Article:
Ringing Bells More Rewarding For Slot Machine Gamblers
July 8, 2013

Ringing Bells More Rewarding For Slot Machine Gamblers

Alan McStravick for redOrbit.com - Your Universe Online

As one walks through a casino, the assault on the senses brought on by the winning sounds of  slot machines makes gambling more exciting. This fact was made evident thanks to a new study by researchers out of the University of Waterloo in Canada. The team also determined celebratory sounds caused individual players to overestimate the number of times they had enjoyed a winning pull on a slot machine.

Dr. Michael Dixon and colleagues have published their findings in the most recent edition of Springer's Journal of Gambling Studies.

All one need do is look back to the genesis of game playing dating back to the early 1900s. Those who enjoyed a winning combination have been rewarded with a ringing bell. Those who pull on the one-armed bandit today find a slot machine averages approximately 400 sound effects.

Unlike machines in days gone by, the modern slot machine allows players to wager on multiple lines. A losing pull causes the machine to go quiet. However, when a pull ends up in a win the player is presented with a series of sounds that represent a celebration. But what the team was most interested in was the fact that when a win garnered less value than what was bet, the celebratory cacophony continued despite the fact the winnings were less than the initial bet. What the team wanted to discover was whether these bells and whistles might actually hide the fact the gambler was losing money on these so-called 'losses disguised as wins.'

To do this, Dixon and his team opted to measure an individual gambler's physiological responses to various slot machine game outcomes. This included wins, losses and losses disguised as wins. They manipulated the machines to operate both with and without sound during play. Most interestingly, the team found that during slot machine play, gamblers' palms often sweat. This sweating connotes skin conductance, which is a measure of arousal.

Dixon and colleagues enlisted 96 gamblers to play two sessions on a slot machine simulator. The first session found wins and 'losses disguised as wins' were signaled by rolling sounds and celebratory winning jingles along with visual feedback. The second session, however, found all sounds turned off. The gamblers were only provided with visual feedback.

In both sessions, the team measured the skin conductance of each of the participants along with the heart rate responses based on the individual outcomes. Once the sessions were completed, the team queried the subjects on which of the sessions they preferred and why. The team also determined an estimate of how many spins each subject had performed to win back more than they had wagered.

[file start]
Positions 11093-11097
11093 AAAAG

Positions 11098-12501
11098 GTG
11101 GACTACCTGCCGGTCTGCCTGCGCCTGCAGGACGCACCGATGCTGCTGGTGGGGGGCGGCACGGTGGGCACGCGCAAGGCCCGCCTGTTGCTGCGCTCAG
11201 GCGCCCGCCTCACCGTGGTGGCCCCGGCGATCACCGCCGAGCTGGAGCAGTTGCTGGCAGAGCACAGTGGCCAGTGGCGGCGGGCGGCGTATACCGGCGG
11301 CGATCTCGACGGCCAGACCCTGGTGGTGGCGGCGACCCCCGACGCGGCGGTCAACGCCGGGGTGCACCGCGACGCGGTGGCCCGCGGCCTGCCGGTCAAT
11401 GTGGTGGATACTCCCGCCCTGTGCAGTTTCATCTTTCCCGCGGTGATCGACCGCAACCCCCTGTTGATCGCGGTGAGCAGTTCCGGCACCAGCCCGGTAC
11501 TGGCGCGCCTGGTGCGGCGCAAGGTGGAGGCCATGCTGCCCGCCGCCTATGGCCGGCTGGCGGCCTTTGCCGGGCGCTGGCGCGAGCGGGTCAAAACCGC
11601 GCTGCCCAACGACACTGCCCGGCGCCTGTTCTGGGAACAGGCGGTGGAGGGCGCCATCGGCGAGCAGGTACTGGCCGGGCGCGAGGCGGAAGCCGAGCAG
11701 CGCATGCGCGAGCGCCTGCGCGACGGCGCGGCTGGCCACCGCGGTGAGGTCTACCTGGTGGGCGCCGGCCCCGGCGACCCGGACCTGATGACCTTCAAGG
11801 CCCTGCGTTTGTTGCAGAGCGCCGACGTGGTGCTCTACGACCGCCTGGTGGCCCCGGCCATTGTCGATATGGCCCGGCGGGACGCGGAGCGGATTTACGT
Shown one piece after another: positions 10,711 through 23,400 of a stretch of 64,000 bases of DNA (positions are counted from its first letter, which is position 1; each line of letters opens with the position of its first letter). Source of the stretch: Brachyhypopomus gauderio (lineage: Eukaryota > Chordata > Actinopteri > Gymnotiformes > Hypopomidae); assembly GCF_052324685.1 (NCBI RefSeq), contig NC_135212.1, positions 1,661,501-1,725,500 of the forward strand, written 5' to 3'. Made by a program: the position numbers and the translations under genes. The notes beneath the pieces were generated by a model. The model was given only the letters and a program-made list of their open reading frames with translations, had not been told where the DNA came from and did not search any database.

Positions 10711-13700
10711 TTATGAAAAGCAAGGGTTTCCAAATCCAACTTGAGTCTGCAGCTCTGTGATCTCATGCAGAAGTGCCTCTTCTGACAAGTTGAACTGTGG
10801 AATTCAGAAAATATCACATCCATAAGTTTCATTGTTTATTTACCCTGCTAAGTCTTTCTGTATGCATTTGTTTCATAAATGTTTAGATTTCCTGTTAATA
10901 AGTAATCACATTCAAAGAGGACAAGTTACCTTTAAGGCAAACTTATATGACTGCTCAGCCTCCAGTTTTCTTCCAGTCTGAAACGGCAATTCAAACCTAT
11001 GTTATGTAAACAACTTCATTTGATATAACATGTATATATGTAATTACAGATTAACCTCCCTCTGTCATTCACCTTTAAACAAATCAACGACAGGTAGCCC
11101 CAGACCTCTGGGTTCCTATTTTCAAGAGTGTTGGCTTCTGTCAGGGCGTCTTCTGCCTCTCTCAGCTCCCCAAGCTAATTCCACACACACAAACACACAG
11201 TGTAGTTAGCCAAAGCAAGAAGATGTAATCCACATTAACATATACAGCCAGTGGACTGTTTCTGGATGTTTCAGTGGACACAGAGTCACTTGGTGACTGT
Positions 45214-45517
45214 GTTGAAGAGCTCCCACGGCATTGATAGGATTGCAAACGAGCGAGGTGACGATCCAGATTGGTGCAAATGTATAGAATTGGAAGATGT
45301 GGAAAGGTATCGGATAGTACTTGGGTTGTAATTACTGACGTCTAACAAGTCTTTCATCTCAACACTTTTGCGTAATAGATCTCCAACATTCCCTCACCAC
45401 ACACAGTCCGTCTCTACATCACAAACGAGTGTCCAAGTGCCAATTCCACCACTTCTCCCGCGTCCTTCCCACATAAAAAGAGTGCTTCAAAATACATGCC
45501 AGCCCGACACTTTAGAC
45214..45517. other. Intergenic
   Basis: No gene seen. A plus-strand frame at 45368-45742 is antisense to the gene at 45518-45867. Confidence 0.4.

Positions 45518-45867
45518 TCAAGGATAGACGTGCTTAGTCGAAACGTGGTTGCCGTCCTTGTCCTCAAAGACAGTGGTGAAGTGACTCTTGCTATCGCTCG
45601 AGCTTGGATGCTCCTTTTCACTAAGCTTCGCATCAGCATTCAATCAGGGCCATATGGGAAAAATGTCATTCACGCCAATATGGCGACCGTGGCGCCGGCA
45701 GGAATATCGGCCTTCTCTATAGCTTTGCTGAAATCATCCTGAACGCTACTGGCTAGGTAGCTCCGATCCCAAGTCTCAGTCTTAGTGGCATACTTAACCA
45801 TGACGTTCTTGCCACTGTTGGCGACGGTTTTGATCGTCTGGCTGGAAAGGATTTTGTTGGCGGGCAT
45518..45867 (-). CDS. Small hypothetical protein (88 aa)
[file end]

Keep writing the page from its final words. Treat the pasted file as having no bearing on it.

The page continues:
When each of the sessions was completed, the team determined sound was instrumental in influencing the overall levels of arousal of their subjects. The subjects' skin conductance responses were significantly greater in the session that included sound than the session that had no sound. Additionally, subjects of the study reported they found the noisy session more arousing than the session that had no sound. In fact, the majority of the study subjects reported a preference for the playing session that had sounds accompanying wins. The team contends this suggests that not only do sounds make playing more exciting, but that each of the players enjoyed the extra level of excitement brought on by the celebratory sounds of the slot machine.

Perhaps most interestingly, the sounds emitted by the machines led to the subjects overestimating their number of wins. Overestimation was noted in both sessions, but it was noted as being significantly higher during the sound session. According to Dixon's team, this shows sounds may be an integral part of 'the disguise' in losses disguised as wins. With sounds from the machine, players are led to think they have won more often during play than they actually have.

According to Dixon and colleagues, "Although sounds may have contributed to players' enjoyment of the game, sound may also lead to an overestimation of winning. Both of these effects may contribute to gambling problems, such as misbeliefs about the true chances of winning, and persistence that some players experience when playing slot machines."